Roll the clock forward 17 years, the world has gone to the other extreme. We can no longer waste a penny on ‘brand building’ unless it’s with free cash flow. Anything we spend to build a business has to have a clear and direct ROI. What’s more, the internet is so crowded that it’s very easy as a consumer of any product or service to be distracted by other options.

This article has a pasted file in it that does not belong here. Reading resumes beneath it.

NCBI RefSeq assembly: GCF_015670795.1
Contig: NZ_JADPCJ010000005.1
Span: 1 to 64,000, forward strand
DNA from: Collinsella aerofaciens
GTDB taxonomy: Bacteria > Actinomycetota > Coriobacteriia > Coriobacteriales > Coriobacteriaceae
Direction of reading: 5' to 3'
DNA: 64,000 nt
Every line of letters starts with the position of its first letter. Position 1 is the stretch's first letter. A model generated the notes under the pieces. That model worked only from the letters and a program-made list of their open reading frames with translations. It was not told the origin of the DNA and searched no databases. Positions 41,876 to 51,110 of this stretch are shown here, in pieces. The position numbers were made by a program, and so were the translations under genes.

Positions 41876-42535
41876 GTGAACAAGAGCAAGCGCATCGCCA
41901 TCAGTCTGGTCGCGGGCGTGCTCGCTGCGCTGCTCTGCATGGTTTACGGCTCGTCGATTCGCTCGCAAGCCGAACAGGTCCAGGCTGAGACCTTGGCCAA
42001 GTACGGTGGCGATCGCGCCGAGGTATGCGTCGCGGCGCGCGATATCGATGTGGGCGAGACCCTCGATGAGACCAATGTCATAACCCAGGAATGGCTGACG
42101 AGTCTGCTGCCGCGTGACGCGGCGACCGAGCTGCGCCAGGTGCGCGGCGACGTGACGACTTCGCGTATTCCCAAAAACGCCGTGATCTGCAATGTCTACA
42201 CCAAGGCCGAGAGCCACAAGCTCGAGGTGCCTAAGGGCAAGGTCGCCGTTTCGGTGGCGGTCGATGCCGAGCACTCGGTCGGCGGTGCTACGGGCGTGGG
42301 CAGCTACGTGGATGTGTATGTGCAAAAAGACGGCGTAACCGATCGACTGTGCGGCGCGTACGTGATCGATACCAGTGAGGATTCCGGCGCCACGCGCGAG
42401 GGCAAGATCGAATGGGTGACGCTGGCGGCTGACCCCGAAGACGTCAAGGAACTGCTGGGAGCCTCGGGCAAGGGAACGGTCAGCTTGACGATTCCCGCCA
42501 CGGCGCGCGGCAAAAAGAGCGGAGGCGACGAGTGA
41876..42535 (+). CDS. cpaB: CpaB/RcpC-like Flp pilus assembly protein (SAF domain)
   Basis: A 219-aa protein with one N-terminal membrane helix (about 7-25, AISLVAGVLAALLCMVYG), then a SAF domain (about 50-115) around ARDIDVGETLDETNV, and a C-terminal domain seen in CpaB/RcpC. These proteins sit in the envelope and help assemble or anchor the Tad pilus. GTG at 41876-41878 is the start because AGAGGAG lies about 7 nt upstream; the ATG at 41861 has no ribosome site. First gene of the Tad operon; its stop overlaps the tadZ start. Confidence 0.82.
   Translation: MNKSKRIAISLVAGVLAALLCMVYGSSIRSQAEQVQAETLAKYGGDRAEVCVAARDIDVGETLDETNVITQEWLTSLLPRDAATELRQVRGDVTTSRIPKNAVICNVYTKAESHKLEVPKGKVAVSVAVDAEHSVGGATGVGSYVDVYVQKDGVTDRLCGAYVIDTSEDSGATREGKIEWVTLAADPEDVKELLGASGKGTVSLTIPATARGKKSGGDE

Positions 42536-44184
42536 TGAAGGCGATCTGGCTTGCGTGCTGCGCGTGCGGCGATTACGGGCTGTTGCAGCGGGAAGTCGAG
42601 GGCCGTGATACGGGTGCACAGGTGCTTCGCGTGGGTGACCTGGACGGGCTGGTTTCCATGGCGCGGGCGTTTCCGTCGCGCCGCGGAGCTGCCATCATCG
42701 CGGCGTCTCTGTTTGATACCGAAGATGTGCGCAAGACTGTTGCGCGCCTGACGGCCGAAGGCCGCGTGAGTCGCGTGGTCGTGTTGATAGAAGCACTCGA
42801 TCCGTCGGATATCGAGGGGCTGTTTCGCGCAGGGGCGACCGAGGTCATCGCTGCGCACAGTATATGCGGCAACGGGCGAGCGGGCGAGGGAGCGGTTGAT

Broadly speaking, anyone who is leveraging the internet in any way should have a strategy that includes developing high value content and sharing that via relevant web and social channels. This helps the company articulate what it does and connect with their audience. There are numerous excellent texts on the subject but the one I’m going to mention here is ‘Content Machine’ by Dan Norris. Dan has done an excellent job of describing his experiences building his content machine and generating a large amount of internet traffic to his internet service.